Last night I was cleaning up some files on my computer and came across some old photos on a flash drive I had set aside. Many of the pictures were from my last residency at the Fairhope Center for the Writing Arts.
That’s me with Martin, one of the fellas who helped run the Center.
The reason I went to Alabama to write a book was because the book I was writing – Karly Sheehan: The True Crime Story behind Karly’s Law – was a disturbing one. I did not want to write about the murder of a child in my home office. Going to Fairhope offered me the opportunity to write in complete solitude. I didn’t know but a couple of people in town at the time. And the center is located directly behind the back door of one of the most beautiful of libraries.
That’s Sister Tater in the Fairhope Library. I spent nearly six months in Fairhope writing Karly’s story (you can find it on Amazon). I would write & research throughout most of the day and sometimes late at night. But one thing I always tried to do was to take the time to walk down to the pier during sunsets. Often I would sit on the porch at Stacey and John B. Howell’s home, drinking wine and talking about our day. (Stacey is the prototype for one of the characters in BURDY. I’ll be reading from that novel on July 7th at Page & Palette).
One of the greatest gifts of life are the people that invite us into their home and hearts. This is a photo taken from that first trip to Fairhope. Stacey hosted a book club luncheon, which happens to be my most favorite kind of lunch. These ladies love books and they tell some great stories themselves. It was at this very luncheon that I first learned about Jubilees (you can read all about them in Will Jesus Buy Me a Doublewide?) and when I first heard of Sister Schubert and her rolls. I thought she was a nun until my friend Lynn Wilkes set me straight. Lynn’s brother Buddy worked in the same town as Sister Schubert. (You can also read about her in WJBDW).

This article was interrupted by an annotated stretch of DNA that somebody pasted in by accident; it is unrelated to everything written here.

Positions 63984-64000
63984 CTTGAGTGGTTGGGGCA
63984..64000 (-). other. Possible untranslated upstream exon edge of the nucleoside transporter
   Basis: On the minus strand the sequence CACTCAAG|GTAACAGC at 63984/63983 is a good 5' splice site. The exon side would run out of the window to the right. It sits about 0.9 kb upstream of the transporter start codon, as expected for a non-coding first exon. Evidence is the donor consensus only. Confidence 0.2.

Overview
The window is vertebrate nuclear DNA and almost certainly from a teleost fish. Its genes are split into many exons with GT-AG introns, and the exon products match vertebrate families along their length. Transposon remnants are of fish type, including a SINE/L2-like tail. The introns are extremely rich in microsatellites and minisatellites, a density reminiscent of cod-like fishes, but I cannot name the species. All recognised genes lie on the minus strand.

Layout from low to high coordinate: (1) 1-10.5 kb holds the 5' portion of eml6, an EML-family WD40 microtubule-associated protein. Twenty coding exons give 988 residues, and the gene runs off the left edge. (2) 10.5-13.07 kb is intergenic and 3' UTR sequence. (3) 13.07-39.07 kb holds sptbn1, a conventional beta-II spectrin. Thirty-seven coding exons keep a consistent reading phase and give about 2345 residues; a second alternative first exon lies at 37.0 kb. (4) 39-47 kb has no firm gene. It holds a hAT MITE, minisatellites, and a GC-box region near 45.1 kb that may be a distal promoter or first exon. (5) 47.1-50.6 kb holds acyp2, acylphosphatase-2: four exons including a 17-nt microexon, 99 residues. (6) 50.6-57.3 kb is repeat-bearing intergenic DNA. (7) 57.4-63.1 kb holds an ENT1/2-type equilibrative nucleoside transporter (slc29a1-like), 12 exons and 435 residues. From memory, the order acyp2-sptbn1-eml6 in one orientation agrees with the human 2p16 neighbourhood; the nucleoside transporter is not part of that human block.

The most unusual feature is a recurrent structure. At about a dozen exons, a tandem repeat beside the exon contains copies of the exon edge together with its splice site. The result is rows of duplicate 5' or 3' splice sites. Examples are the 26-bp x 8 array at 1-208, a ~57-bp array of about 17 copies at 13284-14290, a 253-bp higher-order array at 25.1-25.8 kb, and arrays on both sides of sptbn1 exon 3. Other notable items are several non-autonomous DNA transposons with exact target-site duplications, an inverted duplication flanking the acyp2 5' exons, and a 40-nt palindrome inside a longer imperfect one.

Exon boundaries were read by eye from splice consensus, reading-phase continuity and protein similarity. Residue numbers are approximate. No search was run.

At the time I went to Fairhope, I had no idea that the things I was hearing at the book club at Stacey’s would find their way into a book. At that time I had no idea I was going to be working on any other book besides Karly’s story. It was while I was at Fairhope that my editor Andy called to tell me he’d sold my next book, which wasn’t a book at all, just a really great title: Will Jesus Buy Me a Doublewide?’cause I need more room for my plasma TV. It’s a look at the relationship between us and God and money. I get a little preachy in it, so take that as a warning if you plan on reading it. Preaching is the thing I do best. Just ask my sons-in-laws.
I’ve made the trip back and forth across country so many times I should write under the pen name of Boomerang. The kids have fond memories of those cross-country trips. Tim made the trip once or twice, but he usually just had me take the kids and go with a girlfriend. I don’t know if there is anything in this country that I haven’t seen yet except Mt. Rushmore.
As you might imagine, it’s the quirky stuff I love best. The stuff with story behind it. Like the barbecue place in Mississippi that everyone talks about even way over yonder in Alabama. You should go if you ever get the chance. The barbecue is every bit as good as they claim and you won’t ever forget The Shed.
People pay big money to go to the high flutin’ tropical places and lay on a beach.
I’d rather go talk to a complete strange alongside a back road somewhere. Honestly. I have been known to pull up in the driveway just cause I’ve seen something that caught my attention.
There’s probably something wrong with me that makes me do that, but if there is a treatment for woman in search of story, I don’t want it.
Tim and I were sitting outside on the porch swing last night enjoying the glow lights and the warmth that is summer when I asked if he had a route picked out yet. We are supposed to leave out Thursday afternoon.
I thought you had done that already.
No, I haven’t done that.
I’m leaving it up to you, he said and turned back to reading one of those high brow books on God he reads.
My friend Jules called earlier in the day. She wanted to know which way we were headed. I said I thought we’d just throw some sleeping bags in the car and figure it out from there.
Jules knows that lurking somewhere deep within this Georgia-raised girl is a hippie still trying to make sense of the world. Story is the best way I have found to understand the world. Some people turn to alcohol or pot or guns to escape, I take to the road in search of story.
And the best part of all?
I am never, ever disappointed.
I have found that one of our country’s greatest natural wonders is each other. If only we’d take the time to listen and discover.
See you out there along the way somewhere.
Anybody got an Atlas I can borry?